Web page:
In search of Holocene loess, results from the Havana Lowland, central Illinois

Xiaodong Miao, Paul Hanson, Aaron R. Young

Research output: Chapter in Book/Report/Conference proceedingConference contribution

Abstract

The majority of Illinois is blanketed by late Wisconsin Peoria Loess, and it is still a question whether there is identifiable Holocene dust deposit. If Holocene loess were present, it would provide an important archive on the region's paleoclimate and valuable information on the evolution of local landscapes over the last 10,000 years. One of the best potential locations for preservation of Holocene dust deposition is downwind (southeast) of the Havana Lowland along the Sangamon River in central Illinois. This assessment is based on the model of Mason et al. (1999) that emphasizes the effects of saltating sand and topographic barriers on the deposition of loess in sparsely vegetated landscape. The model has successfully explained thick loess deposits in various locations in the Upper Midwest and Great Plains, including a location in southwestern Nebraska where 6 m of Holocene loess is found on a bluff downwind of a geomorphic obstacle. Under a very similar topographic setting and with saltating sand upwind, we identified two thick loess sections (>12m) on the bluff south of the Sangamon River where Holocene loess may be present. However, optical dating on samples of the uppermost of the 2 sections (depths from 0.4-1.3 m from the ground surface) yields 5 ages ranging from 16 to 23 ka. This indicates minimal dust accumulation in central Illinois in the Holocene, and confirms the conventional wisdom that the retreat of Laurentide ice sheet had stopped providing silt-sized particles as a regional loess source.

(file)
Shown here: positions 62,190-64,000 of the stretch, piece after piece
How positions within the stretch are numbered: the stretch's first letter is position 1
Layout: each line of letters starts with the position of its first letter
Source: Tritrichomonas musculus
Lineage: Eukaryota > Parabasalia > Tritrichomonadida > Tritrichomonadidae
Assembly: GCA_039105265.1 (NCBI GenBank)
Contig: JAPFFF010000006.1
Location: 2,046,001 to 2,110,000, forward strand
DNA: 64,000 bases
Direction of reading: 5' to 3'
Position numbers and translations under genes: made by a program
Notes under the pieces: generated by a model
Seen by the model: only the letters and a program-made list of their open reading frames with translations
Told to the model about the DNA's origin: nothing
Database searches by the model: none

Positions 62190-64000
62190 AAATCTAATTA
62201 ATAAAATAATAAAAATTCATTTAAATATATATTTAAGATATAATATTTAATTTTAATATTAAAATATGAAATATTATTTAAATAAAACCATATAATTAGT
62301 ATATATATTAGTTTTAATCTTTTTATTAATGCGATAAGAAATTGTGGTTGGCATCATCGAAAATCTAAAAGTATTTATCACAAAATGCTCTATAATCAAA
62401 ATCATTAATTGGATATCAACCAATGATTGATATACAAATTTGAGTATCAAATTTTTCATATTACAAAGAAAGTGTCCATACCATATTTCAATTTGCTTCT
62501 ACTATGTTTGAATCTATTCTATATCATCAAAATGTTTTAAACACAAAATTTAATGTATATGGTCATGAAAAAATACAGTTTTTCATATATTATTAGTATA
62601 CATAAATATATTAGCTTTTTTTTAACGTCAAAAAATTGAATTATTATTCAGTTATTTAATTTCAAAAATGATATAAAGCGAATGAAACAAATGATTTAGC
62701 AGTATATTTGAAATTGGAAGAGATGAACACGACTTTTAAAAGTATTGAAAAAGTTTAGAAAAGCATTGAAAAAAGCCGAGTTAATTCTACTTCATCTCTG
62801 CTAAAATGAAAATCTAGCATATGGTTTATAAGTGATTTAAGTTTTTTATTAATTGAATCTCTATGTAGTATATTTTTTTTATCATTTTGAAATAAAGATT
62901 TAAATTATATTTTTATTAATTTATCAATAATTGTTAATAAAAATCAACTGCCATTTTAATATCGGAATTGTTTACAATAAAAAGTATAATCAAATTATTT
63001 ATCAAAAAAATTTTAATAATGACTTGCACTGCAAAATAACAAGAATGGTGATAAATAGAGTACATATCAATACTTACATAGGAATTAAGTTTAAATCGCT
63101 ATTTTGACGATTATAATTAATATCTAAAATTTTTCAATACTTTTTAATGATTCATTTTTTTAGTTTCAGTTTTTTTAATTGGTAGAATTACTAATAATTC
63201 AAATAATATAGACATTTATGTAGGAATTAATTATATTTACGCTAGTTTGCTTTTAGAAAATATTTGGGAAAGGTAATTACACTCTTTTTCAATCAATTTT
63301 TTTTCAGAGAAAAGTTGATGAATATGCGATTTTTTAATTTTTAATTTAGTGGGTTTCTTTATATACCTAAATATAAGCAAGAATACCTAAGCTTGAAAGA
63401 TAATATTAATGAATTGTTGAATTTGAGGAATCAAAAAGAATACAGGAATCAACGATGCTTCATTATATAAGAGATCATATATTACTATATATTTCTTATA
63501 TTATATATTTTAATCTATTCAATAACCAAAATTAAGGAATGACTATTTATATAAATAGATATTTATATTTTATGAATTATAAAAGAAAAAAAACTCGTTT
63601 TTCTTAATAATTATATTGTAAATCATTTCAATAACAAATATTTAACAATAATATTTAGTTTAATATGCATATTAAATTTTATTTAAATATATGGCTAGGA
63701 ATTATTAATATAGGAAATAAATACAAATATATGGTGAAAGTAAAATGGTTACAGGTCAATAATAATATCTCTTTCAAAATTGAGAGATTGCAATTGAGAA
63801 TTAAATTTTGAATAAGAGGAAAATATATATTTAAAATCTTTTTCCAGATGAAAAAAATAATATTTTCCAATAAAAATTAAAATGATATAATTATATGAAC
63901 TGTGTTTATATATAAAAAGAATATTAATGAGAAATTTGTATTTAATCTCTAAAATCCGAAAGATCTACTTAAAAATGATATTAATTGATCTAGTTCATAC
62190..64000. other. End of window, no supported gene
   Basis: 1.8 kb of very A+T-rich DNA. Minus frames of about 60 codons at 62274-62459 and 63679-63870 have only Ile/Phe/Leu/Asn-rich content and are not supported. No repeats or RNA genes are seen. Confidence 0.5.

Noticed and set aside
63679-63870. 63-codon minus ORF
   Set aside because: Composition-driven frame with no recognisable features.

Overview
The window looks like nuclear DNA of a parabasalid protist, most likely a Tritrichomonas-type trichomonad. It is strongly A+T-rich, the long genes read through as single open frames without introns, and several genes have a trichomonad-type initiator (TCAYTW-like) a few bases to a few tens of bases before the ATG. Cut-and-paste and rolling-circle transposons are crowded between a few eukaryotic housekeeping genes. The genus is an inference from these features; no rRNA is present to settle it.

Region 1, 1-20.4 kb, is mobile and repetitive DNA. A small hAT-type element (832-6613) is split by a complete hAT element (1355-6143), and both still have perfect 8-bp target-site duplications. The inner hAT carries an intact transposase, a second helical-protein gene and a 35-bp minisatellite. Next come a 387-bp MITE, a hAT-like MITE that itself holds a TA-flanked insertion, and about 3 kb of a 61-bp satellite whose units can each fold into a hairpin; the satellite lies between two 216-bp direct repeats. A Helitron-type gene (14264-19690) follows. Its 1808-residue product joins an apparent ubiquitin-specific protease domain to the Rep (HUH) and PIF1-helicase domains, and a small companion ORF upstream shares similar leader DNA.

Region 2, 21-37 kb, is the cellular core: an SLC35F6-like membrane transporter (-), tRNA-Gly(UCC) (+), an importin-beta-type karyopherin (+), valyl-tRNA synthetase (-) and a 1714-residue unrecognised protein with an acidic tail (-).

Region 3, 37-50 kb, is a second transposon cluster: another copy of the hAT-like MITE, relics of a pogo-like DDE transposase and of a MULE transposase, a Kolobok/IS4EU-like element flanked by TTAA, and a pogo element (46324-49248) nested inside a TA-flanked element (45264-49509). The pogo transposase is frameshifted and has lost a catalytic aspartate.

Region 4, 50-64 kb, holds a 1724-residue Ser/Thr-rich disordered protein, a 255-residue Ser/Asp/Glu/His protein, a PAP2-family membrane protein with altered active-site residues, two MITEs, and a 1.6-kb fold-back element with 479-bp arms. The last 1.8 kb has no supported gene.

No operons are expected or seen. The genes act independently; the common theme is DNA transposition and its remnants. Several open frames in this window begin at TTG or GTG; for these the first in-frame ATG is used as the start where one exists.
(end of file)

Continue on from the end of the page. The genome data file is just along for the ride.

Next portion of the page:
Original languageEnglish (US)
Title of host publicationAbstracts with Program - Geological Society of America
PublisherGeological Society of America (GSA), Boulder, CO, United States
Pages451
Volume43
StatePublished - 2011

Keywords

  • ISGS

Fingerprint

Dive into the research topics of 'In search of Holocene loess, results from the Havana Lowland, central Illinois'. Together they form a unique fingerprint.

Cite this